Where were you? Your Higgs stories revealed

Standing ovation in the CERN auditorium at the end of the seminar announcing the discovery of the Higgs boson. (Image: Maximilien Brice, Laurent Egli/CERN)

The first time you hear world-changing news is always memorable. The discovery of the Higgs boson was one of the most important discoveries in science to date, and it happened in our lifetime. If you were part of the particle physics community or were interested in the research, you can undoubtedly answer straight away: Where were you when you heard?

On 4 July 2012, Fabiola Gianotti, the ATLAS spokesperson, and Joe Incandela, the CMS spokesperson, announced that their experiments had found a particle consistent with the long sought-after Higgs boson.

The news generated a wave of emotion among the science community and made headlines around the world.

We asked you to share with us your memories of the day. Thanks to everyone who submitted their story. We can only publish a few, but you can share more on social media using the hashtag #HiggsStories or add your own to the comments on the CERN Facebook page.

Humanity and camaraderie

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David is shown in the bottom left in beige, ducking out of Fabiola’s way. (Image: Maximilien Brice, Laurent Egli/ CERN)

“I loitered around the Main Auditorium after they had filled the seating area. Surprisingly, three of us were called in at the very last second and I was placed in the first row, in front of Lyn Evans and Chris Llewellyn Smith! [Editor: Lyn Evans was the Head of the LHC project during the construction and commissioning phase and Chris Llewellyn Smith is a former CERN Director General.] In the picture, I am the gentleman who Fabiola is shooing out of the way to congratulate both of them. Perhaps the most amazing part of the entire experience was just how much humanity and camaraderie was displayed. When the CERN Director-General asked if anyone had anything to say, I could hear Lyn Evans and Chris Llewellyn Smith behind me: ‘You should say something’, ‘No, YOU should say something’. It was a truly humbling moment.”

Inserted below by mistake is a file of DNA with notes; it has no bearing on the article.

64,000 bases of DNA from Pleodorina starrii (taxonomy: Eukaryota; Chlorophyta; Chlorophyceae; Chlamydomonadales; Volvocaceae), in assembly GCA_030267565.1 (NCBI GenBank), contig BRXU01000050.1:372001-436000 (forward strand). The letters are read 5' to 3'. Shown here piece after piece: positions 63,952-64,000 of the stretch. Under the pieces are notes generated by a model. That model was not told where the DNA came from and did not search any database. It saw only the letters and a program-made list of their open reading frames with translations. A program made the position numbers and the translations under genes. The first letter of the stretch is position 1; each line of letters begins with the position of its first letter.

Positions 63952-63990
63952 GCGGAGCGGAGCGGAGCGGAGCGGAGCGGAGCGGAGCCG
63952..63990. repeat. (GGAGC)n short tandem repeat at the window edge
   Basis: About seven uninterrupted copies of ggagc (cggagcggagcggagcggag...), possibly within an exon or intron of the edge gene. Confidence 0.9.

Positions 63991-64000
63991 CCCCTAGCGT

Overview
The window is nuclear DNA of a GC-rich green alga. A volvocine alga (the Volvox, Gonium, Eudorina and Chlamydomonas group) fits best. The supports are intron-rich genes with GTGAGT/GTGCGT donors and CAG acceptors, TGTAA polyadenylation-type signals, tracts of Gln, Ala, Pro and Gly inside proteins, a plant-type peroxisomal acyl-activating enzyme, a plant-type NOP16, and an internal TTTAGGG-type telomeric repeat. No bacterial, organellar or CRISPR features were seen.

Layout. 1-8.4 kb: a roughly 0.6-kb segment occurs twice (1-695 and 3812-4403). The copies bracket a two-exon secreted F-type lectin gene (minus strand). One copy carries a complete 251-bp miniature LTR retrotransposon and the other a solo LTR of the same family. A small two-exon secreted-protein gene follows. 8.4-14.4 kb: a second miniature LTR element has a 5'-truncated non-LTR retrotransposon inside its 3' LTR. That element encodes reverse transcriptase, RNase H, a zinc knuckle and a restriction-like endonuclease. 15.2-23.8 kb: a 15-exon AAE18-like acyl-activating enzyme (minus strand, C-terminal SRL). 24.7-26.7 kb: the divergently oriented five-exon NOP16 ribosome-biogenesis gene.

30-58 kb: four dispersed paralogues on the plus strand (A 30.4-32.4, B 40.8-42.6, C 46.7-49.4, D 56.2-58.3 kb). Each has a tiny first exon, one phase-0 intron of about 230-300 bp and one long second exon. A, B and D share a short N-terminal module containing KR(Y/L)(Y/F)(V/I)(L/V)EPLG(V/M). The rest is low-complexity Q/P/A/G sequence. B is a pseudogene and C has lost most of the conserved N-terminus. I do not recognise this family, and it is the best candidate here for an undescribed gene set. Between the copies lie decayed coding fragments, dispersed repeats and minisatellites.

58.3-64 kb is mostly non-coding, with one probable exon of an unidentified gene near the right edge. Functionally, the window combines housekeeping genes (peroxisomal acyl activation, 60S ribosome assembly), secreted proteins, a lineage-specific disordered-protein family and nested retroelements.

David W. Miller, ATLAS physicist from the University of Chicago

A new birth

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Anne-Marie works in Building 40 and shared more about her day-to-day work for our In Practice series. (Image: Sophia Bennett/CERN)